Grant Thornton: Facilitating EAM

November 27, 2017 1:38 pm

In this business profile, Bill Slama and Ken Deakyne of Grant Thornton LLP Business Consulting and Technology and Technology Solutions Services discuss the importance of enterprise asset management. Grant Thornton LLP is a sponsor of the HFMA Large System Controllers Council.

What is enterprise asset management? Why is it important to the healthcare industry?

Enterprise Asset Management (EAM) is a program that manages the life cycle of physical assets using a systematic process for cost-effectively planning, acquiring, deploying, operating, maintaining, and dispositioning. It involves assessing an organization’s departments, facilities, and business units to standardize management functions and apply global management strategies across the enterprise. a  

With the consolidation of hospitals into larger health systems, organizations are finding their asset management programs don’t align—the policies, processes, and supporting technologies are all different. Disparate programs don’t allow health systems to take advantage of enterprise efficiencies, purchasing power, or best practices. However, by standardizing operations and consolidating data, organizations can optimize their asset management programs. This helps contribute to improved patient care, cost containment, and the identification of operational efficiencies.

A foundational principle when designing an EAM program is standardization. If hospitals follow the same processes and use the same technologies across the enterprise, there is a high degree of predictability, which allows for efficient and cost-effective management of assets. Standardization also lets organizations leverage analytics to provide key insights into asset management, identify improvement opportunities, and enable better decision making. It allows hospitals to define the proper way to execute clinical, financial, and administrative tasks, as well as provide training, and maintain compliance.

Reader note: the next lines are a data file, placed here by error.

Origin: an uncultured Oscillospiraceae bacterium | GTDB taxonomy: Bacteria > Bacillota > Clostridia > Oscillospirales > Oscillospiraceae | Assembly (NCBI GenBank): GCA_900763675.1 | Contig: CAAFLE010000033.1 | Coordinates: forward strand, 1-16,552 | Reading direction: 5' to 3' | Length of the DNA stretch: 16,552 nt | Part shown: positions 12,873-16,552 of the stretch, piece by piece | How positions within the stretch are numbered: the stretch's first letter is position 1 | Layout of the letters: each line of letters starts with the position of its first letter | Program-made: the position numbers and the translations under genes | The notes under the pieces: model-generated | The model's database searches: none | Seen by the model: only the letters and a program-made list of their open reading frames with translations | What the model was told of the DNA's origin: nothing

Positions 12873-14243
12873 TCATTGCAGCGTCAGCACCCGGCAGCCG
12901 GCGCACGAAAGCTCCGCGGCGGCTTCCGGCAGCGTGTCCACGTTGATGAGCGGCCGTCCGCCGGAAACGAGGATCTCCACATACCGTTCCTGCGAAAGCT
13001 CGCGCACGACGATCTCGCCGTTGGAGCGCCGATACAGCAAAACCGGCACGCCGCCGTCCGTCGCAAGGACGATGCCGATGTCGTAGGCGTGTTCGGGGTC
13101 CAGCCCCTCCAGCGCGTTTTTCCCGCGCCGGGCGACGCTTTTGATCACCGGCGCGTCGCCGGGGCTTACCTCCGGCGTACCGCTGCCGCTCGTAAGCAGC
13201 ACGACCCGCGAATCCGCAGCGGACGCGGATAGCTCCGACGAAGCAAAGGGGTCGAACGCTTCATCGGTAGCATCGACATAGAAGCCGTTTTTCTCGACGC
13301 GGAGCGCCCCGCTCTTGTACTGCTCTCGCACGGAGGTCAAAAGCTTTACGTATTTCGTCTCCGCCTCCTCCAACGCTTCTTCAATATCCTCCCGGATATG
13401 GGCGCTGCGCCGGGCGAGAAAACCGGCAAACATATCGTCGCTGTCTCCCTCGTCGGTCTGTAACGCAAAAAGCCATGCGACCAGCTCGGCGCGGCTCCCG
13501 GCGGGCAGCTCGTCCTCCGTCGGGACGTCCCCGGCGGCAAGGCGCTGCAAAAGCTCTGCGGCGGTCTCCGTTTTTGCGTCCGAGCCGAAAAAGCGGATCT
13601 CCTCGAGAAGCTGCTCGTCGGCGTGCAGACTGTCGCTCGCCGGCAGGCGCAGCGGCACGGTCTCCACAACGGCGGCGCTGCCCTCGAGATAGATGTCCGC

What are key indicators of ineffective asset management?

There are several metrics that can reveal a problem or improvement opportunity:

  • Poor utilization of assets: Is the organization getting the most out of its assets?
  • Increased annual spend: If an organization has $3 billion in assets and every year it continues to spend $100 million more, this is a red flag. Organizations should know why they are spending the additional money and have justification for the expense.
  • Excessive overtime: This may indicate staffing inconsistencies or inefficiencies.
  • Inability to locate assets: This may indicate sub-par tracking mechanisms.
  • High total cost of ownership: Does the asset have poor reliability? Is the organization over-maintaining the asset when it should be replaced?
  • Inability to gain useful insights from data: This often happens when there is no single source of truth for asset data. In these cases, disparate data systems lead to uninformed business decisions.

What are the common missteps and areas of opportunity in EAM?